“We found out that there is a different component to the mechanism that creates the aurora, involving microwaves, that was not understood before. So the theorists had to add one more element in the equation for the creation of the aurora light,” he stated.
Lind and his crewmates landed virtually precisely every week after they left Earth. He logged 7 days, 8 minutes and 46 seconds on what was his one and solely mission.
Don Leslie Lind was born on May 18, 1930, in Midvale, Utah. He earned his Bachelor of Science diploma in physics from the University of Utah in 1953 after which enrolled within the U.S. Navy Officer Candidate School in Newport, Rhode Island.
He served 4 years on lively obligation with the U.S. Navy at San Diego and aboard the USS Hancock plane provider, logging greater than 4,500 hours of flight time.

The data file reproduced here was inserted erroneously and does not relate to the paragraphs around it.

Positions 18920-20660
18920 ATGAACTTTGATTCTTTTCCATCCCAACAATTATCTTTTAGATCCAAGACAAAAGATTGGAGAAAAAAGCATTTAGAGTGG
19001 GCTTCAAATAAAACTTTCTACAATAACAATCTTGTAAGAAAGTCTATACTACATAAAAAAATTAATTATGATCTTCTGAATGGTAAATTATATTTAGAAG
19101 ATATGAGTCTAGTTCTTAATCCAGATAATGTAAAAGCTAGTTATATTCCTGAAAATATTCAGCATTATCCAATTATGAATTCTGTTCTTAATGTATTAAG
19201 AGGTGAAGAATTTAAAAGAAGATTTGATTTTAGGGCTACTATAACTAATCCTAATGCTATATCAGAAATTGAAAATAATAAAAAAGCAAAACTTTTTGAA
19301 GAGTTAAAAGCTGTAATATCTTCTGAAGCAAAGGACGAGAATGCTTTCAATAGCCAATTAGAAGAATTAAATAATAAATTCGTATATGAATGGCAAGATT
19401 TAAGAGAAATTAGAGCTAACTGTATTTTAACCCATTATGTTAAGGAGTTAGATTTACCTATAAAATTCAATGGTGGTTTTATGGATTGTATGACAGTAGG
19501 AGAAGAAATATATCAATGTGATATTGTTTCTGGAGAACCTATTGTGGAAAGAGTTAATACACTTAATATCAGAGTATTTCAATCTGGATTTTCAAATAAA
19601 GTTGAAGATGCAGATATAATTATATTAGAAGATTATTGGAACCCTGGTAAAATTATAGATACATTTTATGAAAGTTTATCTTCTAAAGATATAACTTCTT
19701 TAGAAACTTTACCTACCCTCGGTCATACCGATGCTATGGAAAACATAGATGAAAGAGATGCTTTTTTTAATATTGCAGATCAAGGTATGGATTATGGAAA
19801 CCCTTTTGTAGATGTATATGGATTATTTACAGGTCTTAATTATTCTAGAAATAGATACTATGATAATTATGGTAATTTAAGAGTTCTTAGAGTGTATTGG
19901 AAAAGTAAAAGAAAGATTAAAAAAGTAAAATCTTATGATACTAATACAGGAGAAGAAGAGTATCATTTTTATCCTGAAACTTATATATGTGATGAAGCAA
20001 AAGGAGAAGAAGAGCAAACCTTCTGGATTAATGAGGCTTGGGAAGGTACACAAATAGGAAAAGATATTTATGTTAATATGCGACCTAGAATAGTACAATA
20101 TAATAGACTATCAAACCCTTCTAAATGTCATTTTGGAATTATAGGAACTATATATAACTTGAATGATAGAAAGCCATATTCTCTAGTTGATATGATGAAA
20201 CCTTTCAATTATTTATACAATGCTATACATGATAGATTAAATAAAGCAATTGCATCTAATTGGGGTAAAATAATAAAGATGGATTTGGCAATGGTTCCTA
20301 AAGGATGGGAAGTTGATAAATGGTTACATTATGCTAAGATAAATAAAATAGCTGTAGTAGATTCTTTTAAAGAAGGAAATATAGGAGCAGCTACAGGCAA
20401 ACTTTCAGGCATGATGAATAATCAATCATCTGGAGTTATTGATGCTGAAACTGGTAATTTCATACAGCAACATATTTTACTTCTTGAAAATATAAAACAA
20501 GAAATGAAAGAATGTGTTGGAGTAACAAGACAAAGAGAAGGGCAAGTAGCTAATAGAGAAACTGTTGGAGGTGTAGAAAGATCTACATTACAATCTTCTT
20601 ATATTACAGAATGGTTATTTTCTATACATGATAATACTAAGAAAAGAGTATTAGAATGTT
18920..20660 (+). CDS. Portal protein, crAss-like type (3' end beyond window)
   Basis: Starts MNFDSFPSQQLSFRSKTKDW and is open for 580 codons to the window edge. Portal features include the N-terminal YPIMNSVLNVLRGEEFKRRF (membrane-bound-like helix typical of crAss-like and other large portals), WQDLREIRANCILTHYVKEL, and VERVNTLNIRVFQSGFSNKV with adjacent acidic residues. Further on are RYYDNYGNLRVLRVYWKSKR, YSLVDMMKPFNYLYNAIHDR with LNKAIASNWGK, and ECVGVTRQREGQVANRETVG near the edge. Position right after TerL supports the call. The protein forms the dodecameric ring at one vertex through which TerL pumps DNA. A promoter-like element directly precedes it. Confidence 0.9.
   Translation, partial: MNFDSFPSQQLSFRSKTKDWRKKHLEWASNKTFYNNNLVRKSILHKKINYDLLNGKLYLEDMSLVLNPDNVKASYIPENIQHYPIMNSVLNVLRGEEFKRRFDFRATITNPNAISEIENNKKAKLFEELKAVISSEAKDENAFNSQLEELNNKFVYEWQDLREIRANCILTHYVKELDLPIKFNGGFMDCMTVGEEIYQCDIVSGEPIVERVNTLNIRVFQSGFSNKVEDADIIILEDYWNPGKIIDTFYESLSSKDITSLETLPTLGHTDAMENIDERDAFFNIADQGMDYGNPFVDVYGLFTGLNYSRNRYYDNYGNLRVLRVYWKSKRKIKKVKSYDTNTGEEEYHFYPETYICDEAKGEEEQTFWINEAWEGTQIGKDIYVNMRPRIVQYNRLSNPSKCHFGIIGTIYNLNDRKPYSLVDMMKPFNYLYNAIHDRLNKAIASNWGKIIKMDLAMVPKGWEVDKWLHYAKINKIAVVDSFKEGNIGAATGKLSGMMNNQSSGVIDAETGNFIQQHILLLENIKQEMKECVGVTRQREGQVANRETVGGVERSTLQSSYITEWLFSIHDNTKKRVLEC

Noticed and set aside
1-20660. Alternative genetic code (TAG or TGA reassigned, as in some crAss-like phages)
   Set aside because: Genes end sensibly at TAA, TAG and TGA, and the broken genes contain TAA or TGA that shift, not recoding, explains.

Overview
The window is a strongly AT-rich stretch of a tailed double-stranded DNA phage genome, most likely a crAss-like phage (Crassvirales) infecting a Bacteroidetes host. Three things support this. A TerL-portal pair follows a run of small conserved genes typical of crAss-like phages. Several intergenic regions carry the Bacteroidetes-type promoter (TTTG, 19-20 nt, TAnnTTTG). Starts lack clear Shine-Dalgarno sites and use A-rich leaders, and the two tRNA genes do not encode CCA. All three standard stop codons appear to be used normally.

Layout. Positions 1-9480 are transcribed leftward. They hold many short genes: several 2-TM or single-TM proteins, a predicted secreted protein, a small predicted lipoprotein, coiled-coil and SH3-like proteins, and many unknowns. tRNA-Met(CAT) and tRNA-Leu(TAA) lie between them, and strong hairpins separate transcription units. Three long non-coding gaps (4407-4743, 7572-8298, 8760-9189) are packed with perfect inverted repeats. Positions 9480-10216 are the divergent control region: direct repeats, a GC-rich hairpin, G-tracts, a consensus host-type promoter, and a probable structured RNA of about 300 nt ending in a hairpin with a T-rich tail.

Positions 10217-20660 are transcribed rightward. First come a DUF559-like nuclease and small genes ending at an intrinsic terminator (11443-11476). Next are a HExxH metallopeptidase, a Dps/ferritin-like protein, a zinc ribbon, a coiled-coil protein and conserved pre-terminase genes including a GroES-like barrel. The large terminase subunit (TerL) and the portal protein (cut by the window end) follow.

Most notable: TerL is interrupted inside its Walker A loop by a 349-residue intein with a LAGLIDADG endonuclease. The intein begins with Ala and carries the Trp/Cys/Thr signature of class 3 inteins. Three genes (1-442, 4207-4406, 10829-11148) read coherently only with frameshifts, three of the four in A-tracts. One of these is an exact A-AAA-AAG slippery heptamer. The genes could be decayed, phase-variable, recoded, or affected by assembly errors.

After volunteering as a naval aviator to take high-altitude photograph emulsions of cosmic rays for the University of California, Berkeley, he enrolled on the college and earned his doctorate in excessive vitality nuclear physics in 1964. For the subsequent two years till his choice as an astronaut, Lind labored at NASA’s Goddard Space Flight Center in Greenbelt, Maryland as a space physicist, finding out low-energy particles throughout the Earth’s magnetosphere and interplanetary space.